HBO Boxing Insiders Eric Raskin and Kieran Mulvaney weigh in on the major breaking news announcement that Canelo Alvarez vs. Gennady Golovkin 2 has been signed for May 5 on HBO Pay-Per-View, then they analyze Lucas Matthysse's eighth-round knockout of Tewa Kiram and Jorge Linares' unanimous decision win over Mercito Gesta.
Twelve rounds weren’t enough.
As first announced by none other than Dwayne “The Rock” Johnson, Gennady “GGG” Golovkin and Canelo Alvarez will meet in the ring again on May 5 (8 PM ET/5 PM PT on HBO PPV), in another attempt to determine definitively who is the best middleweight in the world.
“I am ready to battle Canelo again and am pleased he took this fight,” said Golovkin. “This is the fight the fans and the media want. This is the fight boxing deserves.”
“I’m delighted to once again participate in one of the most important boxing events in history,” added Alvarez. “This second fight is for the benefit and pleasure of all fans who desire to see the best fight the best.”
The rematch comes eight months after they battled to a fiercely-contested draw, in a clash that had been building a head of steam for the best part of two years. In November 2015, Canelo outpointed Miguel Cotto to become the lineal middleweight champion of the world, but he did not receive acclamation as the best middleweight on Earth. That crown sat firmly on the head of Golovkin, who at that stage was riding a 21-bout knockout streak and who had dominated and stopped David Lemieux at New York’s Madison Square Garden the previous month.
After Canelo knocked out Amir Khan in his next fight in May 2016, he beckoned Golovkin, who had been sitting ringside, to step between the ropes.
“I don't fear anyone. We don't come to play in this sport. I fear no one in this sport,” Alvarez insisted; when asked if that meant he would face Golovkin later that year, he said he was willing to do so “Right now. I will put the gloves on again.”
Canelo didn’t fight Golovkin that very moment. Nor did he take him on in his next bout, choosing instead to face Liam Smith in front of 51,000 fans at AT&T Stadium in Arlington, Texas. Golovkin kept himself busy by beating Dominic Wade in Los Angeles and Kell Brook in London to extend his knockout streak to 23, before being taken the distance for the first time since 2008 in securing a close unanimous decision win over Daniel Jacobs in March 2017.
Five weeks after Golovkin edged Jacobs, Alvarez routed his countryman Julio Cesar Chavez Jr. in Las Vegas; again, Golovkin was in attendance, and this time he entered the arena post-fight to his signature “Seven Nation Army” ringwalk music, as Canelo proclaimed that “Golovkin, you are next, my friend.”
Finally, the fight that the boxing world had been waiting for was at hand. Given their styles, the strength and their skills, their collision seemed destined to be an enthralling one, and so it proved when they met in the ring on September 16. For the first couple of rounds, Canelo used surprisingly effective footwork and hard uppercuts to befuddle Golovkin, but by the second quarter of the contest, the Kazakh was dialed in, driving relentlessly toward the Mexican, battering him into the ropes and constantly thudding him with powerful jabs and short hooks and right hands. By the seventh, Canelo looked weary and possibly on the verge of being stopped; with nine rounds completed, his trainer Eddie Reynoso informed him in no uncertain terms that he needed to produce the best three rounds of his life. He did, digging his toes into the canvas and raking Golovkin with fearsome power punches, fighting his way desperately back into the contest. At the conclusion of the twelfth and final round, the fans in attendance roared their appreciation of a momentous prizefight and, particularly, of Golovkin, who was widely judged to have emerged the victor – by a far finer margin than had appeared likely entering the tenth round, certainly, but the victor anyway.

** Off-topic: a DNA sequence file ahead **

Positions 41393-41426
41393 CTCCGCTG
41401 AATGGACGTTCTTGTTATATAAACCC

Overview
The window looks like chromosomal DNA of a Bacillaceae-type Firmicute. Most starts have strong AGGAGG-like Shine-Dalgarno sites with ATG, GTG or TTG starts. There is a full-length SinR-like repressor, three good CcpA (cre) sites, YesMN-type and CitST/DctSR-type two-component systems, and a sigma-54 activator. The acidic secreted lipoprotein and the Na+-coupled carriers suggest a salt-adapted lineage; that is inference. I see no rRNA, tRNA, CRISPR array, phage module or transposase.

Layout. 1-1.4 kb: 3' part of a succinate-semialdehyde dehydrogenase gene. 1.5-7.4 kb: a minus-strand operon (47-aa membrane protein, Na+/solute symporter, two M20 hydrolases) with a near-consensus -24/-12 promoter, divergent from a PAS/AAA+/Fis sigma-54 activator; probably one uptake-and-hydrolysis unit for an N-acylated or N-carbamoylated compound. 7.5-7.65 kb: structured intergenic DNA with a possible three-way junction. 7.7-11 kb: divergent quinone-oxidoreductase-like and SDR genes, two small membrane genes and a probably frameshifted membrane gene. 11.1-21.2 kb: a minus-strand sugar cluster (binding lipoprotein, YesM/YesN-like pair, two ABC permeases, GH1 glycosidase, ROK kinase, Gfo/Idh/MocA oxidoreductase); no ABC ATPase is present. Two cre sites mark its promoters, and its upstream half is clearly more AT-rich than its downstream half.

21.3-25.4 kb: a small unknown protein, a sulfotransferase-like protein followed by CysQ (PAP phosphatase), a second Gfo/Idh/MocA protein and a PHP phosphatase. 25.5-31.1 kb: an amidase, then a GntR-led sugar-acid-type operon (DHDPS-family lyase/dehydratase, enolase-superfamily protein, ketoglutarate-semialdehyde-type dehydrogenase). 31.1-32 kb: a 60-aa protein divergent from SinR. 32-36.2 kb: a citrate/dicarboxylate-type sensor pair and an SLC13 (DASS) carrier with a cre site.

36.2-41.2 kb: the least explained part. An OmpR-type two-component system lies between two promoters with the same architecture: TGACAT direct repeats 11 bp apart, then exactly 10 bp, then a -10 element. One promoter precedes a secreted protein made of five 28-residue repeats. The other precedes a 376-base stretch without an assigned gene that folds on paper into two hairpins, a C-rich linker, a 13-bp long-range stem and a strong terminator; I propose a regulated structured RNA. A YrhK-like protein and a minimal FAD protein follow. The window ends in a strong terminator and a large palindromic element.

Judge Dave Moretti saw it that way also, scoring Golovkin a 115-113 winner. His colleague Don Trella had it closer, a 114-114 draw. But Adalaide Byrd inexplicably cast her lot 118-110 in favor of Alvarez, producing a split decision draw that did not sit well with what had become a partisan, pro-Kazakh crowd.
The furor over Byrd’s card obscured a sensational display of brave and skillful boxing by two of the very best in the business. It also drowned out the questions that were being asked even as the sound of the final bell echoed around the arena: Had Golovkin deserved more for his apparent mid-rounds superiority? If Canelo had emptied his tank to secure a draw, what hope could he have of ever beating his rival? Conversely, had his storming final three rounds shown that he had ultimately figured out his opponent and that he would be able to tame him in a rematch?
“I didn’t agree with the judges’ decision last September, but I will ensure that this time there is no doubt for anyone that I am the undisputed middleweight champion of the world,” insisted Golovkin.
“This time, Golovkin won’t have any excuses regarding the judges,” countered Alvarez, “because I’m coming to knock him out.”
For months, boxing fans have been debating who really deserved to win the first encounter, and which of the two is truly the best middleweight in the world. The only way for to know for sure is for the two men to meet again and do it one more time. On May 5, they will.